SCBWI Qld author and blogger, Taryn Bashford blogs on her experiences at the recent Annual Byron Bay Writers Festival. Visit her blog or website to find out more about Taryn.
Firstly, I went along as a volunteer and I highly recommend doing this if you want to save the entry fee because it’s lots of fun, you meet lots of people and you feel like you’re a real part of the Festival. I was a host and had 8 writers assigned to me (I was like their PA for a day). Just contact them via the website.
Anyhow, this was my first visit and the general impression was that the visitors loved it, thought there was a good breadth of topics and some great authors there. I was surprised at the number of children and YA authors in attendance; Morris Gleiztman, Andy Griffiths, Isobelle Carmody, Shamini Flint and Sarah Brennan to name a few.
From the standpoint of a writer though, there was very little there in terms of learning your craft. The only session catering for us writers was the pitch session (45 mins for 6 pre-determined people to do a 5 min pitch) but this was interesting as ever with publishers from Harper Collins and Harlequin Teen.
I have to say the most exciting day for me was the Sunday as it was Children’s Day. To see a whole marquee full of 5 to 14 year olds, all there to listen to authors, buy their books and get them autographed, was very exciting. We should thank these authors for attending because they are creating so much interest in reading books and that will certainly benefit those of us wishing to publish in this market – and their own sales of course!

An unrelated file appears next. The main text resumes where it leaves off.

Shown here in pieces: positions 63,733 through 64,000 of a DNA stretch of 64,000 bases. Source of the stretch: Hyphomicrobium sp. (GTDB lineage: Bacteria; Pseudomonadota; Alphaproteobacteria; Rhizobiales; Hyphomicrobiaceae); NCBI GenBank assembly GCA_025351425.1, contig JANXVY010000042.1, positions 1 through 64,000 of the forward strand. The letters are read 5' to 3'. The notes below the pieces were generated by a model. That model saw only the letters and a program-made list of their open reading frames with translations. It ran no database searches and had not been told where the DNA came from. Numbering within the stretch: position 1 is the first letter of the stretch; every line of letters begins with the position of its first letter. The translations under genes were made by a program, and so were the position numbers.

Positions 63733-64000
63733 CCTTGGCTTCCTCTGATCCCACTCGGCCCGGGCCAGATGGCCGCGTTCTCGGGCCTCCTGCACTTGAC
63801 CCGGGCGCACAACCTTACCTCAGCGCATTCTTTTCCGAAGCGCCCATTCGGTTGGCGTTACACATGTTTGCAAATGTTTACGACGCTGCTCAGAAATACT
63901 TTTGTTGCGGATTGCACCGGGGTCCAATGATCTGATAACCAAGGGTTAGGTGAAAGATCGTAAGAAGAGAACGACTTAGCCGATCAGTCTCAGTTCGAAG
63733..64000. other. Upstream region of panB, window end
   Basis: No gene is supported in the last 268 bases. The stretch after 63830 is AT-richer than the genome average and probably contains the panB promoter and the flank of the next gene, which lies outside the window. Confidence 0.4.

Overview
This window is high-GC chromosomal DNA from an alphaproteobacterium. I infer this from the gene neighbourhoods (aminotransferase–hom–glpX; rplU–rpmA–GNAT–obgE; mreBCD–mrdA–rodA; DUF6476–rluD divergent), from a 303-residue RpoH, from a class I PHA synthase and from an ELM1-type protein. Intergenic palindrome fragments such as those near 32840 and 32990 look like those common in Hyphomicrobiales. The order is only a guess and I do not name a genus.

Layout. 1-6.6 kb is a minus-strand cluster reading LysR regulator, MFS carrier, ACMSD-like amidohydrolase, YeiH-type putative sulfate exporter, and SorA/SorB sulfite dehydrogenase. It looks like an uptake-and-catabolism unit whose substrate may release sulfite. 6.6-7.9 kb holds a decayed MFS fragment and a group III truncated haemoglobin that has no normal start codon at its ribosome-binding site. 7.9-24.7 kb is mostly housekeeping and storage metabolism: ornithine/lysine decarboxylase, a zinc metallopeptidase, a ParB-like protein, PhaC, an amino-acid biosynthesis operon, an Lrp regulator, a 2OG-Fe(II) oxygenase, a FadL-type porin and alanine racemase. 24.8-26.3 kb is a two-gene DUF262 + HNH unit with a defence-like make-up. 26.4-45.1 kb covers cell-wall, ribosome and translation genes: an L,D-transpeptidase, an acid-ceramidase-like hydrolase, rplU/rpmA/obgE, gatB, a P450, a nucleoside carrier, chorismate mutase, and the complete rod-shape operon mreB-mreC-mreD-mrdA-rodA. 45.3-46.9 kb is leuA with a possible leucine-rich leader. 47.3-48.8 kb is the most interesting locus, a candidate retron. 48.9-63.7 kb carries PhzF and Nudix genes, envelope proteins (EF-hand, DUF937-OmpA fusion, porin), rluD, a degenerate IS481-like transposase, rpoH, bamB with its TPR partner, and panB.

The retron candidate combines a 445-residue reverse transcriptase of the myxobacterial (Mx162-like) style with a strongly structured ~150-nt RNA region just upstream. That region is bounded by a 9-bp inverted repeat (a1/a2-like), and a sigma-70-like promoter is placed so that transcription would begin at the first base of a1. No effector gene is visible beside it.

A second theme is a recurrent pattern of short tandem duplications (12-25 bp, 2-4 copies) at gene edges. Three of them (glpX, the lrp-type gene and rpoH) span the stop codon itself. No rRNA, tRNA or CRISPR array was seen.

All in all, a great venue, some brilliant authors to talk to and listen to but more geared to readers than writers.
A SPECIAL EXHIBITION at the Brisbane Square Library, George St, Brisbane city Level 2 … 13th July to August 30th
Showcasing the work of many of Queensland Children’s Authors and Illustrators – organised by the SCBWI Qld team and the Brisbane City Council events organiser, Michelle Richards.
The Exhibition launch was held on Friday 13th July 2012 and will run until the end of August. Many supporters turned up to the launch and celebrated with the authors and illustrators.
The exhibition was launched by Jenny Stubbs, organiser of the Ipswich Children’s Literary Festival, co-ordinate the Ipswich District Teacher-Librarian Network, president of Book Links Qld and passionate supporter of children’s books and their creators.
Authors’ work is displayed in individual glass cases, and illustrators’ framed images hang on large wall spaces.
Each exhibit demonstrates how authors create books – from the first glimmer of an idea to the finished product. They feature artifacts, photographs, images, first drafts, final manuscripts and the book itself.
Queensland’s large geographical status means that very often SCBWI members from its widespread regions miss the contacts, networking and other opportunities those of us in southeast Queensland have.
To go some way to addressing this problem, I, as Assistant Regional Advisor, and support team member and author, Prue Mason, flew to Cairns recently to hold an informal meeting with our far north Queensland SCBWI members. Several even came some distance to attend – Port Douglas and Mena Creek, near Innisfail.
Thanks to the efforts of our SCBWI members in the region, Trudie Trewin, Ann Harth, Katrina Germein, Jacque Duffy and Kay Crabbe who passed on the information to other children’s writers and illustrators, a number of other interested writers turned up as well.